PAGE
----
The men suffered the burns trying to save firefighter Eric Wallace, 36, who died from injuries sustained at a fire at the Knights of Columbus Hall on Groesbeck. Firefighters Mantey, Moran and Greg Pickard, 54, were dispatched to extract Wallace after he signaled he was low on air and needed help.
Pickard, who was flown to Galveston with the other men, died from his wounds at the hospital on Saturday.
While the extent of the Bryan firefighters' wounds remains unclear, to be admitted to the specialized burn unit patients must have either suffered burns across more than 20 percent of their bodies or on critical areas such as the face, hands or reproductive organs, or inhaled chemicals or suffered electrical injuries.
Dr. David Herndon, professor of surgery and chief of burn services at the University of Texas Medical Branch, is the treating physician for Mantey and Moran. Herndon could not divulge details regarding his patients, but spoke with The Eagle about the general type of care provided at the first burn center in the United States to become certified by the American College of Surgeons and the American Burn Association.
Patients are generally kept in rooms heated to between 80 to 90 degrees with higher than average humidity, Herndon said. One of the primary afflictions of burn victims, he noted, is skin loss and resulting fluid leakage.
Fluids on the skin can make patients cold, he said, and the climate-controlled rooms help keep them more comfortable. Similarly, the unit is equipped with air beds to relieve pressure off of patients' backs.
The unit is equipped with specialized showers, tub rooms and feeding tubes. The nurses and doctors specialize in respiratory support and treating infections. The unit was founded in the 1960s by UTMB President Dr. Truman Blocker, a plastic surgeon who treated Japanese patients disfigured by American atomic bombs and victims of the 1947 Texas City disaster, the deadliest industrial accident in U.S. history.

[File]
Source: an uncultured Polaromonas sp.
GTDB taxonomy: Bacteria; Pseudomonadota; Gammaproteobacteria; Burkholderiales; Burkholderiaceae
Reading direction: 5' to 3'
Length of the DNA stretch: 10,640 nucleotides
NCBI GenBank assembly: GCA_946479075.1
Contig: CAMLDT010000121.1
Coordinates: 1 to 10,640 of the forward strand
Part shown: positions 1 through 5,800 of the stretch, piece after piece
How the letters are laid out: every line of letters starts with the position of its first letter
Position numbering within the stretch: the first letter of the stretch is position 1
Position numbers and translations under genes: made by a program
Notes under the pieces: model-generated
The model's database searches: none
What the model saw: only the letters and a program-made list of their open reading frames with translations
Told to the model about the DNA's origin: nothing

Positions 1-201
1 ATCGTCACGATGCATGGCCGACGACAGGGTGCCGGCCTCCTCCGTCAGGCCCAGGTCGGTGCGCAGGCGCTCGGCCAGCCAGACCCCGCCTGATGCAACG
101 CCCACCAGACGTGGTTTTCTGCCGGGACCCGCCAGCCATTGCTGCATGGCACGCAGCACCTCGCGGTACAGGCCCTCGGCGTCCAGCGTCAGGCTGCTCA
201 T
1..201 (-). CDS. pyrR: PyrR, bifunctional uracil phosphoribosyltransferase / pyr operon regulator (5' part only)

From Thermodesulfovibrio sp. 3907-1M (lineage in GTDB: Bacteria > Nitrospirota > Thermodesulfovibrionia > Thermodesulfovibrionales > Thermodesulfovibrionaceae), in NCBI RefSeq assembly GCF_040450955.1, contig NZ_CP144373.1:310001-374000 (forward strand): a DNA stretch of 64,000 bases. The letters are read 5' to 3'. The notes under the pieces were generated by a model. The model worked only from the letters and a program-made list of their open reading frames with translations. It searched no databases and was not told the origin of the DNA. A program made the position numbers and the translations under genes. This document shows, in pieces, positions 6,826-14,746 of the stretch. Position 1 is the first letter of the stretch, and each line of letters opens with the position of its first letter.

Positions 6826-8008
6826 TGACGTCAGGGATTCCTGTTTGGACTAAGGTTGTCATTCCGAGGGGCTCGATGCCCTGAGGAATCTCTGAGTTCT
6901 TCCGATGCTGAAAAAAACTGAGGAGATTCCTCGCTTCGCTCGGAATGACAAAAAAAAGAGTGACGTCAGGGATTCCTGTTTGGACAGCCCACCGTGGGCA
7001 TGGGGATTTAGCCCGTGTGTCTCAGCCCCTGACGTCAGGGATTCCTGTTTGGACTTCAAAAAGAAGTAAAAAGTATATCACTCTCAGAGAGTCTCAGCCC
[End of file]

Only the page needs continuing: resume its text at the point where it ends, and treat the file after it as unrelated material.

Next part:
"Burn victims are best transferred to certified burn units because after a burn happens over a large portion of their body, a large amount of fluids leak out through the burn wound that needs to be replaced," Herndon said. "Patients can develop a burn shock."
Burn victims frequently breathe in smoke and suffer from carbon monoxide poisoning, Herndon said. Doctors provide ventilators and windpipe tubes to support breathing. Smoke can cause the inner lining of the lung to fall off, he said, and patients received specialized treatments to remove smoke particles and fluid leakage in the lungs.
Burns typically cause the skin to turn hard, like leather, Herndon said. When harder skin doesn't expand, it can block blood flow to fingertips and toes, and can complicate breathing, he said.
Wounds over large areas need to be removed, he said, and burned areas need to be washed regularly so that harmful bacteria does not grow in secreted fluid.
It's typical for the unit to treat injured firefighters, Herndon said, but acknowledged the situation with the Bryan men was unfortunately unique.
"Firefighters are seen in burn units all around the U.S. on a daily basis, and firefighter injuries in Texas have been fortunately low," Herndon said. "Though we do see firefighters hurt in the line of duty, it is an unusual circumstance to have such a terrible tragedy."
Bryan Fire Chief Randy McGregor broke encouraging news at a Tuesday press conference. He announced that Mantey and Moran for the first time on Tuesday were able to walk, talk and hug their family members. City officials remain optimistic about their recovery.
"They have a long way to go, as I've mentioned, and I'm going to ask that you continue to pray for these folks and their families," McGregor said at the press conference.
Written by The Eagle